Do you get the sense of history repeating,
Have you made the same mistakes again?
Can’t you see me smiling in the bathroom mirror?
It’s a greeting from the beast within.
– Oysterband, “Walking Down the Road with You”
Over the years, Oysterband has provided some of my more memorable concert experiences. A few days after hearing their rocked-up version of an old Morris song, I heard them in a pack-to-the-limits concert at the Savoy. I’ve heard them shake the mirrors at the Commodore, and, on one especially memorable occasion with June Tabor at the Plaza of Nations, where they ended by covering the Jefferson Airplane’s “White Rabbit,” complete with dry ice. Having missed them last year when they were in town, I wasn’t about to miss them this year.
Saints are drawn to the desert,
Moths to the candle flame,
You know there’s going to be trouble,
But you go there just the same.
– Oysterband, “Meet you there”
Rock (so far as the term has any meaning any more) is supposed to be a young person’s music, but you wouldn’t know that by the band or the crowd. Bass player Chopper (who I persist in thinking of as the new member of the band although he has been playing in it for decades) is solidly into middle-age, and drummer Dil Davies, the real newcomer, is hardly into middle-age at all, but the three originals band members must each be hovering a year or two on either side of sixty. Guitar player Alan Prosser looks leaner than in earlier years, violinist Ian Telfer more like a bearded Scottish sailor than the Presbyterian elder or aging punk of previous visits, while John Jones looked like he dyes his hair, but all of them looked immensely fit and focused. As for the crowd, it varied from ten to seventy year olds, with the median age somewhere in the mid-fifties.
The spirit of a troubled life
Is all I have to give to you,
The simple curse of a wayward life
Is all that I can bring to you.
-Oysterband, “Over the Water”
The first half of the night was dedicated to recent albums. In fact, the first three or four songs songs were the opening tracks of Meet You There, the band’s latest album of new material, which is some of the strongest twenty minutes of folk rock I’ve heard in years. Starting with “Over the Water,” the band quickly moved on to “Meet You There,” “Walking Down the Road with You,” and “Here Comes the Flood,” which I’ve always thought was an apt summary of the band members’ generation of Brits, as well as their free-thinking leftist politics.
I haven’t prayed since God knows when,
My teeth are unAmerican,
Socialism’s orphan child,
Some people think I’m crazy, but I’m not:
Here comes the Flood.
– Oysterband, “Here Comes The Flood”
The rest of the fifty minutes was filled out with material from other recent albums, as well as John Jones’ signature song, “Native Son.”
For I was born to tell the truth and run,
Remember me, remember me,
It was all for love, the crazy things I’ve done,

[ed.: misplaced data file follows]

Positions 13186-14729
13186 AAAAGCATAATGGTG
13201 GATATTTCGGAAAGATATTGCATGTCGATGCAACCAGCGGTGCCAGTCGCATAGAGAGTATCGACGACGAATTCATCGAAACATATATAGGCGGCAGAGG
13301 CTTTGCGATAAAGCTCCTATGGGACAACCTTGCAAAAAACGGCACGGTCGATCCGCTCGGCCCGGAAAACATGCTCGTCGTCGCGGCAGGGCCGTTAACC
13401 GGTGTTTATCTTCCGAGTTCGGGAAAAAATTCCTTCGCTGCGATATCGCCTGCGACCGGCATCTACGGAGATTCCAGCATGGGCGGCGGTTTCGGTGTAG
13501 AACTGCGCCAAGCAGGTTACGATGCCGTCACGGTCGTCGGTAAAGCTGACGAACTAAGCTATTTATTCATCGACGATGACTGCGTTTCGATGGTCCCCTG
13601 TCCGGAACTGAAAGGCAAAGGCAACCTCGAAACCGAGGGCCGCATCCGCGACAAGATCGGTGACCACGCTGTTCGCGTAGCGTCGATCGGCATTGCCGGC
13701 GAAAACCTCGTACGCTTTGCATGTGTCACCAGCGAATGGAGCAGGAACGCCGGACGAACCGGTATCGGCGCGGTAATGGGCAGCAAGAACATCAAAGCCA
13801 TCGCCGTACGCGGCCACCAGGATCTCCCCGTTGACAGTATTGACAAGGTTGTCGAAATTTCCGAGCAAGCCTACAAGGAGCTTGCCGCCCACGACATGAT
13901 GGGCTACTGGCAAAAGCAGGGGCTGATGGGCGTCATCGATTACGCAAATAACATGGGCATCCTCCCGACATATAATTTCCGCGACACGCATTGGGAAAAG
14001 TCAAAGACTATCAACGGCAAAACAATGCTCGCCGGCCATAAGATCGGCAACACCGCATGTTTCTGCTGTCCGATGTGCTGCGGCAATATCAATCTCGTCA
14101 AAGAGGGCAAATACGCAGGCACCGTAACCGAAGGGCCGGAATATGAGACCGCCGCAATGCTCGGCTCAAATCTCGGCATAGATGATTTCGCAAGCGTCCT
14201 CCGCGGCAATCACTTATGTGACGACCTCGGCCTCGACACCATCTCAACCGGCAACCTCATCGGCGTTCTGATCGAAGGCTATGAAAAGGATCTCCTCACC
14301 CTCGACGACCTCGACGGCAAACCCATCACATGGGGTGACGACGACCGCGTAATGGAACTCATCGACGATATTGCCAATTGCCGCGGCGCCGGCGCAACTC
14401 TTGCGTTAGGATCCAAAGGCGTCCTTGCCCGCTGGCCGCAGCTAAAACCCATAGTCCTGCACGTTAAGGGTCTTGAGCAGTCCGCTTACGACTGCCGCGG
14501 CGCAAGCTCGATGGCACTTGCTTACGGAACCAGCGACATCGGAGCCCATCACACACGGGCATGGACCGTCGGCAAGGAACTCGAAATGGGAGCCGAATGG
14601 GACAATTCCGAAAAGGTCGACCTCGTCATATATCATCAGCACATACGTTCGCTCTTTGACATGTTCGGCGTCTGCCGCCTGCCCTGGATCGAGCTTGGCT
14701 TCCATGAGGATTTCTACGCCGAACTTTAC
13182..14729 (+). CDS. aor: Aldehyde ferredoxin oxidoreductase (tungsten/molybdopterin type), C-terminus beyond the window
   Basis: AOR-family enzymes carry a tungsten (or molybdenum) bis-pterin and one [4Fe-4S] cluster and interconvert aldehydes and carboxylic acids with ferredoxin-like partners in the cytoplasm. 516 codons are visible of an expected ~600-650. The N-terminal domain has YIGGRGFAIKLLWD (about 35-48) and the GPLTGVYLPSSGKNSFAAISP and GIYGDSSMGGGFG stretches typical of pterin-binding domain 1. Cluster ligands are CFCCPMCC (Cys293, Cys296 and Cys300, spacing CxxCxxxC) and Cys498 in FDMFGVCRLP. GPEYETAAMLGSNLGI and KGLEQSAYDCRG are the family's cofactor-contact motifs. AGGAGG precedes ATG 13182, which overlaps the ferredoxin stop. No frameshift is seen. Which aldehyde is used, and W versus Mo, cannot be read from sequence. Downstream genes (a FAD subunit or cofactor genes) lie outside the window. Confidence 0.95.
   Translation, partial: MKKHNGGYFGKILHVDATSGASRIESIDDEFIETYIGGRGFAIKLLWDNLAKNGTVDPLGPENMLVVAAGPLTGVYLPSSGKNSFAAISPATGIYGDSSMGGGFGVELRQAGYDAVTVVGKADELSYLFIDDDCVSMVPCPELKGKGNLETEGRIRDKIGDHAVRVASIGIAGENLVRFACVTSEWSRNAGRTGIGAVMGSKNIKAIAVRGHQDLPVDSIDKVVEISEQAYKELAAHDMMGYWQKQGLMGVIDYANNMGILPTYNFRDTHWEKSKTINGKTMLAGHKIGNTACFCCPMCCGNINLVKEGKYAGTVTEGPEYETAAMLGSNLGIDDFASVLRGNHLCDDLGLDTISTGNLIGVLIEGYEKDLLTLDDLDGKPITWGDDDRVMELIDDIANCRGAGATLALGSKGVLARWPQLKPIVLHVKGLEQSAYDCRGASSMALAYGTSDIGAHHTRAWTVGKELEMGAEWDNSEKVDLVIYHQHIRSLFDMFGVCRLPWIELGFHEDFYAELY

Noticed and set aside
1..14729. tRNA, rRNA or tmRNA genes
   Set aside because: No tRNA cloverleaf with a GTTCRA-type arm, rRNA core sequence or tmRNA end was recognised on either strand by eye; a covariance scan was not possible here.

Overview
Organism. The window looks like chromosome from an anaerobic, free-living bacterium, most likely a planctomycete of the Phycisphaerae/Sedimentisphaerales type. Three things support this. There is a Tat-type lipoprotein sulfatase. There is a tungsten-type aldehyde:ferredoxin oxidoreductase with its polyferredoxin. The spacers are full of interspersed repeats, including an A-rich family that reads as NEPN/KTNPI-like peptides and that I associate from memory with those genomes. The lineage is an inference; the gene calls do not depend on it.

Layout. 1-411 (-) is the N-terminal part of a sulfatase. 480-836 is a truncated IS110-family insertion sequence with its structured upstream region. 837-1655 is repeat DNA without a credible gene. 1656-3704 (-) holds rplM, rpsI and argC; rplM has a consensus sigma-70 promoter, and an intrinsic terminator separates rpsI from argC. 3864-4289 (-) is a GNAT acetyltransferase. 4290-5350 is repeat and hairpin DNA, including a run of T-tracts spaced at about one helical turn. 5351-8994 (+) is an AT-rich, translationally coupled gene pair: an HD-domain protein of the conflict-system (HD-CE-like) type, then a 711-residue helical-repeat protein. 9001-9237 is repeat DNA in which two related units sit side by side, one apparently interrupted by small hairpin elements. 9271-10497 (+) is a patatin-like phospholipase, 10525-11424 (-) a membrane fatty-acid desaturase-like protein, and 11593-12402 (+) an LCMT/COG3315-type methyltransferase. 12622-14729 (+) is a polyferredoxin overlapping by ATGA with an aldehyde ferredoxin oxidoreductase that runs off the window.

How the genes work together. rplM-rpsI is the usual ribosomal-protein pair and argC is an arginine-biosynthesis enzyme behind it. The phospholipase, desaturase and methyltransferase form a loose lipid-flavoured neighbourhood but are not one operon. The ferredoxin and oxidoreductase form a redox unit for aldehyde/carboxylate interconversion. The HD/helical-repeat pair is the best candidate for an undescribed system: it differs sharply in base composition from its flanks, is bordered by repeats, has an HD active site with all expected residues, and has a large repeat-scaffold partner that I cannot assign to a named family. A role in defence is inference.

Remember me, I’m still your native son.
-Oysterband, “Native Son”
People were dancing by the third song, and nine out of ten bands (if not ninety-nine of one hundred) would have counted the first set as a success. Oysterband never seems to have forgot that it started thirty years ago as a dance band, because it never fails to orchestrate its playlist, building the energy and alternating fast numbers with just the right number of slow ones, while encouraging the audience to sing the choruses (although, with last night’s partisan crowd, I suspect that the audience could have song all the songs with the band if given the chance).
Maybe we don’t know right from wrong,
Maybe we don’t know what we’re here for,
Maybe it’s time to sing along:
This is an uncommercial song.
-Oysterband, “Uncommercial Song”
However, the first set didn’t quite reach the highest level of energy that the Oysters are capable of, and I suspect that the band was aware of it and spent the interval overhauling its playlist. When the band took over the stage for the second set, its members had plainly come prepared to do battle with their own expectations of themselves. Without waiting to be announced, they launched into Meet You There’s “Dancing as Fast as I Can.”
You can trust in the power of music,
You can trust in the power of prayer,
But it’s only the white of your knuckles
That’s keeping this plane in the air.”
– Oysterband, “Dancing as Fast as I Can”
Then, barely leaving room for applause between songs, it dove into a history of its own career – one inspired, I suspect, by the recent re-recordings of some of its past songs to commemorate its thirtieth anniversary. Much of the material was political and social commentary, and all of it hard-driving musically. Audience participation, already high, rose even higher, orchestrated by a grinning John Jones.
In the middle of a good time,
Truth gave me her icy kiss,
Look around, you must be joking,
All that way for this?
-Oysterband, “All That Way for This”
I seem to remember the energy at previous Oysterband concerts rising even higher than it did last night. But if the first set was more than most groups could aspire to, the second set was one that most couldn’t imagine. By the time the band returned for an acoustic version of “Put Out the Lights,” both the musicians and the crowd were happily exhausted, and more than content to call it a night.
Everywhere that I have been,
Leaves its message on my skin,
So many prophecies and signs,
So little time, so little time.
– Oysterband, “Put Out the Lights”